DAVAO CITY — Durian growers in the Davao Region, including small-scale farmers, are ready for Good Agricultural Practice (GAP) certification that will be required by China for exports.

Emmanuel S. Belviz, president of the Davao City Durian Industry Council (DCDIC), said they were ready as early as April when representatives from the China Inspection and Quarantine were scheduled to visit.

“Before the COVID-19 (coronavirus disease 2019) pandemic, nagkaroon kami ng (we held) training with some durian farmers and members of the durian council on the importance of making their farms GAP-certified,” Mr. Belviz said in an interview last week.

The farm visit was moved to August but again postponed to next year due to travel restrictions imposed by the Philippines.

Mr. Belviz said China’s agriculture attaché has confirmed that the visit will take place in 2021.

DCDIC has around 50 members, including backyard farmers cultivating at least 10 durian trees, located mostly in Davao City.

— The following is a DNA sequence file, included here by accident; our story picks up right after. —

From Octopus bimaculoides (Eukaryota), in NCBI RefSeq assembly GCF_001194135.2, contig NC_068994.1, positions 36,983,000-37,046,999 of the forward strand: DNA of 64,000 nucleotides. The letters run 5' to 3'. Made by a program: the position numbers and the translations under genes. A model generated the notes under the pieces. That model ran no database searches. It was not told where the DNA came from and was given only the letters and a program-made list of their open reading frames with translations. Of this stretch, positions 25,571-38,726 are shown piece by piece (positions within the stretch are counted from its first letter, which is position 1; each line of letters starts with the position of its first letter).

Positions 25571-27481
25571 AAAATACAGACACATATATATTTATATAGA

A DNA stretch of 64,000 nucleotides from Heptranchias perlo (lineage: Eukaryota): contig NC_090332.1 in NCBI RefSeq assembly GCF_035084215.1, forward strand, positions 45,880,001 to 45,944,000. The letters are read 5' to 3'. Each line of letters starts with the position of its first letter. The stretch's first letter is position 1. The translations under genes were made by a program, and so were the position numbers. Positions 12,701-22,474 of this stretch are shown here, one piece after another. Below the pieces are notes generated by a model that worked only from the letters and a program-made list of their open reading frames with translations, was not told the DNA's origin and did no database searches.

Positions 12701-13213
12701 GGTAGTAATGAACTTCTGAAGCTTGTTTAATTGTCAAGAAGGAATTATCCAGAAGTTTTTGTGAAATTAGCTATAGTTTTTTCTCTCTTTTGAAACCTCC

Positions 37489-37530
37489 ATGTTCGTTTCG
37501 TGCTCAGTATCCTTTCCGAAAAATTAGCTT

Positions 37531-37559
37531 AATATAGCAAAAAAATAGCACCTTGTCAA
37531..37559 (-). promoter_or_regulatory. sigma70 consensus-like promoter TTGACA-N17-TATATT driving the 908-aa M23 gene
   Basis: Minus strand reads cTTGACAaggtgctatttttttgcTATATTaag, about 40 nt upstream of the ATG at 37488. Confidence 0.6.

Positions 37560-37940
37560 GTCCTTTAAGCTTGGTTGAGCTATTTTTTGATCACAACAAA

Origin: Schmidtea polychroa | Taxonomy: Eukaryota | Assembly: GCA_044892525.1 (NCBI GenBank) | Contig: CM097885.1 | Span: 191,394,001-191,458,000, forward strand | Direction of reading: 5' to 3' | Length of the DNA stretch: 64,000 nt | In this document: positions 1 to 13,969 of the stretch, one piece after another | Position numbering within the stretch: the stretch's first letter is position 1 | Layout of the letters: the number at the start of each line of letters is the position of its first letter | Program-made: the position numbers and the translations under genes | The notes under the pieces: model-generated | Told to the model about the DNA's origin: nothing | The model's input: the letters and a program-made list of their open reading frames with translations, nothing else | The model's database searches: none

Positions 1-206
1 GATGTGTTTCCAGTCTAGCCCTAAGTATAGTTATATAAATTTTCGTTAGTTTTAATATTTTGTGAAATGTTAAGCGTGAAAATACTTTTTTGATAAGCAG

Small farmers can generate around seven tons per hectare while big farms yield up to 20 tons per hectare.

Mr. Belviz said the harvest this season is expected to be good, with the peak in mid- to late-September.

The group, in coordination with the Department of Agriculture regional office, has tapped a freight forwarding firm for the distribution of durian to major cities in the Philippines.

Beyond the MinDA Tienda sa Manila event on Sept. 20-26, where the fruit will be among the Mindanao products on showcase, Mr. Belviz said the association is working out a plan to expand it into a “Durian Caravan.”

The caravan will involve cargo trucks that will travel from Mindanao to Manila, making stops at trading posts to unload fruit. — Maya M. Padillo